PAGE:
and for every one of those years, Someone did far more than a normal person's share of the work. Whenever there was
a job to do, a catechism to teach, or a meeting to attend, one name was on everyone's list, "Let Someone Else to it."
Whenever leadership was mentioned, this wonderful person was looked to for inspiration as well as results;
Someone Else can work with that group or committee. It was common knowledge that Someone Else was among the most liberal
givers of our Lodge. Whenever there was a financial need, everyone just assumed Someone Else would make up the difference.
Someone Else was a wonderful person; sometimes appearing superhuman. Were the truth known, everyone
expected too much of Someone Else. Now Someone Else is gone!
We wonder what we are going to do. Someone Else left a wonderful example to follow, but who is going
to follow it?
Who is going to do the things Someone Else did?
When you are asked to help this year, remember - we can't depend on Someone Else anymore.
The Lambskin Apron
It is not ornamental, the cost is not so great,
There are other things far more useful, yet truly here I do state:
Though of all my possessions, there's none which can compare,
With that white leathern apron, which all Freemasons wear.
As a lad I wondered just what it all meant,
When Dad hustled around, and so much time was spent,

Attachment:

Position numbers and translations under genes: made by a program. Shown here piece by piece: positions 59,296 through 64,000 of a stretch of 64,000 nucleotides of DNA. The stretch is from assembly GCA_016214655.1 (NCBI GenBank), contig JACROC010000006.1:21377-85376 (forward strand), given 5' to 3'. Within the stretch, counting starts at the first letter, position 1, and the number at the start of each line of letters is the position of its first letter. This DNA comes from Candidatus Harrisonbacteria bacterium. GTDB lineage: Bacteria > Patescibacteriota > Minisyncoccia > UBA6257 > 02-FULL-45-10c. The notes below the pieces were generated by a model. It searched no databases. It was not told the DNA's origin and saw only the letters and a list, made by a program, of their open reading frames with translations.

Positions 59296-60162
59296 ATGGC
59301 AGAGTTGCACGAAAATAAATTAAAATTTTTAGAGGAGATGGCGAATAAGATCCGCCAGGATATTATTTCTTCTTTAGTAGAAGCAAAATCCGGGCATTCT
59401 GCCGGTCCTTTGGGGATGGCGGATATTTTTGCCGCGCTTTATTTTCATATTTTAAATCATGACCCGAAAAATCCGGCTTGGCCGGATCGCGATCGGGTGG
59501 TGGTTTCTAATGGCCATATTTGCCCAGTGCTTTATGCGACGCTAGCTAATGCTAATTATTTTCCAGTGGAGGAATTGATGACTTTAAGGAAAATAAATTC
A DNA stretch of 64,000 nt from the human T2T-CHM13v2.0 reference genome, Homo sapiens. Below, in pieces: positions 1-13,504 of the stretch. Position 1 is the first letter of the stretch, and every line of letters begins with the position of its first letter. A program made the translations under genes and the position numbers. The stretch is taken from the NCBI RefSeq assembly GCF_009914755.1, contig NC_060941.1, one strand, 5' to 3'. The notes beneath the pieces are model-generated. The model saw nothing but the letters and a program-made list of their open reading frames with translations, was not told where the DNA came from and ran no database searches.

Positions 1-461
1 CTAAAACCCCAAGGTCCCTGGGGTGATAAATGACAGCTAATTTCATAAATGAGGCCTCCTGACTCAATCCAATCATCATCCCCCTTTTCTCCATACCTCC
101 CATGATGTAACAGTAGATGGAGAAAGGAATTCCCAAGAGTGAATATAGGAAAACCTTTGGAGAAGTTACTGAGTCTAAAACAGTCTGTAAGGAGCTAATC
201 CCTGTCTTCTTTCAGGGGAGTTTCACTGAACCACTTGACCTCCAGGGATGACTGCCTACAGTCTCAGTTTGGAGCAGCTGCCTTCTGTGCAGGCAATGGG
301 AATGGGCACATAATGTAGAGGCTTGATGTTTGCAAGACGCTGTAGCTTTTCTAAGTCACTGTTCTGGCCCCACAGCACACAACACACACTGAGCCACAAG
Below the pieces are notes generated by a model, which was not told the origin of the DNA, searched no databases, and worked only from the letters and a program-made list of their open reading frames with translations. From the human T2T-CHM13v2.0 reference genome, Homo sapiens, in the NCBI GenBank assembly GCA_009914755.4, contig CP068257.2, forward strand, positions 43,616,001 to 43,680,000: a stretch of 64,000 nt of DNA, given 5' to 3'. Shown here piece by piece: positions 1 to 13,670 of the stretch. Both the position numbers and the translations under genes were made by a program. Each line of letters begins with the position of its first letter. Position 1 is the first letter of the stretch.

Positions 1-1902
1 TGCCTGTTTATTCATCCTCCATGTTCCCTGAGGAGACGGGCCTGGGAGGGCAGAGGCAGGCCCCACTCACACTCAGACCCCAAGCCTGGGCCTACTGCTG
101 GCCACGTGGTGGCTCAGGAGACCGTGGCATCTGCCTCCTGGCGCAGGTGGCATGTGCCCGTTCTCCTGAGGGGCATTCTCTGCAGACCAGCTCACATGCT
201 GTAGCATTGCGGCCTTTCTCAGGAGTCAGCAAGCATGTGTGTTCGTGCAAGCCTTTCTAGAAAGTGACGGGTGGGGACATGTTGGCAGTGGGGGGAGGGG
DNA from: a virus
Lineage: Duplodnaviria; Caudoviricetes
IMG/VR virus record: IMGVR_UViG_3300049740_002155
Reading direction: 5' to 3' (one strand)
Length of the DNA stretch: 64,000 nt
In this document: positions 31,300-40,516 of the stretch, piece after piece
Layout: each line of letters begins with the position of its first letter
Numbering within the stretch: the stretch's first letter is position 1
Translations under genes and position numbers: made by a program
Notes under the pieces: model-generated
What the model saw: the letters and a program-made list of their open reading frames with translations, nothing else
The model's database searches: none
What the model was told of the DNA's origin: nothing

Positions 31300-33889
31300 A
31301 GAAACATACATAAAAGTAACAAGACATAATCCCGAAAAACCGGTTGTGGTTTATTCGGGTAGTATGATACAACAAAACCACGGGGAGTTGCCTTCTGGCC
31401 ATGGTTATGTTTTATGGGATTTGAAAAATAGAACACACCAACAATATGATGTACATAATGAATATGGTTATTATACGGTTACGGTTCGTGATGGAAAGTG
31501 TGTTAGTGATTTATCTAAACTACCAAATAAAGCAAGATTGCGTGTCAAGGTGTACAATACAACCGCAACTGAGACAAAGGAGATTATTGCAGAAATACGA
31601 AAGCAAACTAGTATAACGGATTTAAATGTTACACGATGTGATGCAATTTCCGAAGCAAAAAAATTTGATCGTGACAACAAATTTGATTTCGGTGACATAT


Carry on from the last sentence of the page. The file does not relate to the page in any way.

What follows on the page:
On shaving and dressing and looking just right,
Until Mother would say: "There's a Lodge meeting tonight."
And some winter nights she said: "What makes you go
Way up there tonight through the sleet and the snow?
You see the same things every month of the year."
Then Dad would reply: "Yes, I know, my Dear."
"Forty years I have seen the same things, it is true.
And, though they are old, they always seem so new.
For the hands that I clasp, and the friends that I greet,
Seem a little bit closer each and every time we meet."
Years later I stood at that very same door,
With good men and true who had entered before.
I knelt at the alter, and there I was taught
That Virtue and Honor can never be bought.
That the spotless white lambskin that all Freemasons revere,
If worthily worn grows more precious each year.
That Service to others brings blessings untold;
That without it man may be poor even when surrounded by gold.
I learned that True Brotherhood flourishes there,
That enmities fade beneath the Compass and Square,
That wealth and position are all thrust aside,
As there on the Level Brethren meet and peacefully abide.
So Honor the lambskin, may it always remain
Forever unblemished, and free from all stain.
And when we are called to the Great Father's love,
May we all take our place in the Celestial Lodge up above.
Take My Hand; Follow Me
by Alvin F. Bohne, P.M.
When I was a young man, a long time ago,
The secrets of Masonry I wanted to know.
Of a Mason I asked what those secrets might be.
He replied, "First we walk, then we will see."
A petition he granted and ordered it filled
To be read at a meeting and a judgment be willed.
Then questions I answered about God and home;